As His Majesty The King stood in front of the sacred Zhabdrung Ngawang Namgyel’s Throngdrel
and addressed the nation from the Pungthang Dewachhenpoi Phodrang on Thursday, one profound
message that emanated from the Royal Address is that mediocrity is not enough and we as Bhutanese cannot lose ourselves to mediocrity. The National Day celebrations are over, but this is something we as proud and gallant Bhutanese must reflect deeply as we move ahead. And this is something even His Majesty wants every one of us to ponder about if Bhutan is to realize its dream of becoming a developed country. Mediocrity, according to His Majesty, is something a small country like ours cannot afford given the limitations like economic resources and manpower that Bhutan doesn’t enjoy compared to other big countries. The anecdote of the engineers and electricians shared by His Majesty is a befitting example of how we need to do things that exceed or are beyond the standards of other countries. Going by His Majesty’s example, if we produce one engineer or electrician, big countries can produce them in thousands and millions. The message, therefore, from His Majesty is that being able to do equally like other countries won’t suffice – we must be able to do what others cannot do; we must make comprehensible what others cannot do; we must do by many folds better what others do.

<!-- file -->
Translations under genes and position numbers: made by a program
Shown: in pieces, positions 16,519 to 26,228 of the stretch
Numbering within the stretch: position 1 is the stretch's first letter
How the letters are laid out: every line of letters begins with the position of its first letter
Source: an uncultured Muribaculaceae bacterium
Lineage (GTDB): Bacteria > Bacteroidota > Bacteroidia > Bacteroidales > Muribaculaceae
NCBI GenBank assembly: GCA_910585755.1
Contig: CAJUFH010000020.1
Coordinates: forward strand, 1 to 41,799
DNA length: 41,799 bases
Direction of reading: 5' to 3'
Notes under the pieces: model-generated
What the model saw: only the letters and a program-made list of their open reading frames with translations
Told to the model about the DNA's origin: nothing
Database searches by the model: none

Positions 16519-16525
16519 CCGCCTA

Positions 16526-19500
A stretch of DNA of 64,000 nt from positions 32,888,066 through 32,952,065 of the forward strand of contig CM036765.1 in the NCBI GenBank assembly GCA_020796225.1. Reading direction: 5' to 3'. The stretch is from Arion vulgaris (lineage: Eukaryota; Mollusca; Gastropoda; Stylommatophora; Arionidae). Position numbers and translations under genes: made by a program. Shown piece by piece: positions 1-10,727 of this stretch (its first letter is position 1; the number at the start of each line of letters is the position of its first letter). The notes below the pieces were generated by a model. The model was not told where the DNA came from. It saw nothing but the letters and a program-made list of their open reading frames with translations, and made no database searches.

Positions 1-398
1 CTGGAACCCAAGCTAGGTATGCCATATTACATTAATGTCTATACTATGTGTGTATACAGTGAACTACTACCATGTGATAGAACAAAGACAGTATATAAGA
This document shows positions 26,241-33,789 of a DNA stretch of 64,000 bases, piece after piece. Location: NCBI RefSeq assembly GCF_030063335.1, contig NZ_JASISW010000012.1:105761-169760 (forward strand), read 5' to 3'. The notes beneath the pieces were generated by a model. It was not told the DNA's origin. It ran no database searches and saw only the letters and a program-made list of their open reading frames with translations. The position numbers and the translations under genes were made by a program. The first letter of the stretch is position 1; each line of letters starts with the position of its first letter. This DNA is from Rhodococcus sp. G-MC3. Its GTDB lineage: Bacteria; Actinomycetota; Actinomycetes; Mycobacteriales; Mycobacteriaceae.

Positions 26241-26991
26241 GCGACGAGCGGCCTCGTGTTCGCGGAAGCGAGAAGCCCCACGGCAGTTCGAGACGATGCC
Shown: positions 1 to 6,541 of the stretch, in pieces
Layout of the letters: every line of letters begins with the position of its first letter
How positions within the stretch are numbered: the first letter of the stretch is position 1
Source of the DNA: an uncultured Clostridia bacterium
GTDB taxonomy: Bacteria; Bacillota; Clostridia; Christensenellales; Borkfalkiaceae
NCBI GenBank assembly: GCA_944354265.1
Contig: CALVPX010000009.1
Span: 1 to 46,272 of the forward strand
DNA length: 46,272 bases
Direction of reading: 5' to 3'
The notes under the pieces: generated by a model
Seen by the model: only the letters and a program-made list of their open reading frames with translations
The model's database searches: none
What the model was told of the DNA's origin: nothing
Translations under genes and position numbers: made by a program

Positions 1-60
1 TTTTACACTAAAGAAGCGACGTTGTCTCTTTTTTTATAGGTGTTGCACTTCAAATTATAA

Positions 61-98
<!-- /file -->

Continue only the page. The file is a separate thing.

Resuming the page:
Another important message from the Royal Address was a wakeup call for all of us to seize the opportunity and prepare for the future which is constantly changing because of the technological developments and advancements. True to the adage that time and tide wait for no man, His Majesty also maintained that the time to do so would be now to carry out the works and initiatives as we prepare for the future, or risk being left behind. According to His Majesty, it would be the nations
which are complacent, in oblivion and having not started works that are going to be left behind and that there is the danger of Bhutan getting left behind. Another vital message from the Royal Address is that the numbers often don’t mean achievement or success. According to His Majesty, it has been many years in the country that emphasis is given so much on the numbers and that we continue to focus on the numbers. What His Majesty’s meant is that if the number of schools has increased, if
the number of teachers and students has gone up, the quality of country’s education must go up too. Contrarily to these increasing numbers, the quality has gone down. That is why His Majesty reiterated that if mistakes have been made and if there are gaps, it’s time now to fill up those gaps and right the wrongs accordingly. The complacency arising from comparing our present achievements with the past and our ability to match other countries is something we cannot afford in our pursuit of a developed and prosperous Bhutan.